SBC and Verizon on Monday successfully concluded their campaigns to win regulatory clearance for their two multi-billion dollar telecommunications deals.
The Federal Communications Commission approved both companies’ merger plans without onerous conditions.
The FCC, which has for months been evenly split between two Democratic and two Republican commissioners because of a Republican vacancy at the agency, voted unanimously to approve SBC’s $16bn takeover or AT&T and Verizon’s $8.5bn takeover of MCI following a weekend of internal haggling over the conditions of the deals.
The merger conditions agreed to by all four companies involve the temporary freeze of high-capacity special-access rates for customers in regions in which two of the merging companies overlap.
SBC and Verizon also agreed to provide a stand-alone DSL service, or service that was not bundled with traditional voice service, within 12 months of the closing dates of the deals.
Blair Levin, an analyst with Legg Mason, said the so-called “Naked DSL” provision could benefit voice over internet protocol (VoIP) providers and wireless carriers seeking to persuade customers to leave traditional Bell landline voice service.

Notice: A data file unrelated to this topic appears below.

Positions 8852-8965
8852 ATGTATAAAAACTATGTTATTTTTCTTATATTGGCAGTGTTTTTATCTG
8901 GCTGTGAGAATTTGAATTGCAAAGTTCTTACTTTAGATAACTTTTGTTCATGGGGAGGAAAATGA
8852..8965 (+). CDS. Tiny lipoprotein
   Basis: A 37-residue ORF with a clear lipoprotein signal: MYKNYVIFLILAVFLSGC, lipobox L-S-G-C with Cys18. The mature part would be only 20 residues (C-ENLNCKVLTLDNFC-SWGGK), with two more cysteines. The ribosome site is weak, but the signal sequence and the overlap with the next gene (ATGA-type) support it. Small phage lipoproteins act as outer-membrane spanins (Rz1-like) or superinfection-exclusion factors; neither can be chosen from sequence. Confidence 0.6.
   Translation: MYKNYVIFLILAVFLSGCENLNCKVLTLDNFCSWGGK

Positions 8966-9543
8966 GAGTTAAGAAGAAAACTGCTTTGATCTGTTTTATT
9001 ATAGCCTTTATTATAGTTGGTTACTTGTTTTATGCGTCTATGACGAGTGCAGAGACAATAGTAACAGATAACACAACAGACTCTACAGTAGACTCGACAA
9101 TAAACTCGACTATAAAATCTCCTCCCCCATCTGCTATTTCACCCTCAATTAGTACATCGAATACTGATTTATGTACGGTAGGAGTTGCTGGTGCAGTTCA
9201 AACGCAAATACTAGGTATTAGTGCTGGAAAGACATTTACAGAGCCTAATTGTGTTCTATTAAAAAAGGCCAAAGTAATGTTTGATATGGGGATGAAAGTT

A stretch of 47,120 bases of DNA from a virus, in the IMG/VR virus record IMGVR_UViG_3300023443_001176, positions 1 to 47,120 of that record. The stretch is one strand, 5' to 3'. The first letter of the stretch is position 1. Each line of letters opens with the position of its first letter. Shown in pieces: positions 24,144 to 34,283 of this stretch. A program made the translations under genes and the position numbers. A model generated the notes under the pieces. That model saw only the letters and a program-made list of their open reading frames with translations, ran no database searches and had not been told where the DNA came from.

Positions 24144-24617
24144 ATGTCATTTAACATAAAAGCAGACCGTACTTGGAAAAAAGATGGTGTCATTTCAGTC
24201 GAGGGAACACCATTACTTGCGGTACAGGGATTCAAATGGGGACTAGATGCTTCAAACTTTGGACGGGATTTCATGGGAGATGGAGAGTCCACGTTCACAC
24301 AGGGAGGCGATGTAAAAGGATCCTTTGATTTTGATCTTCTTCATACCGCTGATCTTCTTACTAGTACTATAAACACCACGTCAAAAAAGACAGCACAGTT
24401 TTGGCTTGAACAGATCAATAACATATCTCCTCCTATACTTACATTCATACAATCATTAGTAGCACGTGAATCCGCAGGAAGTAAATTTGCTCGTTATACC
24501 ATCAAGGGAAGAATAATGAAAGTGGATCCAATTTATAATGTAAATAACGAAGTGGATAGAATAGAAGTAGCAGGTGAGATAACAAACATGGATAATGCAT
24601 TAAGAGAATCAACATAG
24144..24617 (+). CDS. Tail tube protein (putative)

However, he said the impact of the condition would ultimately be “limited” because the FCC did not impose price regulations on the condition.
The FCC also forced the companies to agree to “peer”, or exchange for free, internet backbone traffic with the same number of companies, and to make their peering policies publicly available for two years.
Mr Levin said he believed the condition represented the first instance of the government regulating the internet backbone.
The companies also agreed to uphold for two years an internet policy statement issued by the FCC in September that allows customers to use their broadband services for any application they want.
Kevin Martin, the FCC chairman, said approval of the deals would permit the companies to offer a more diverse range of services to a broader range of customers, and would provide incentives for the companies to invest in broadband infrastructure.
“Let me say that I do not believe that all of the conditions imposed today are necessary. I believe that the affected markets would remain vibrantly competitive absent these conditions,” Mr Martin said.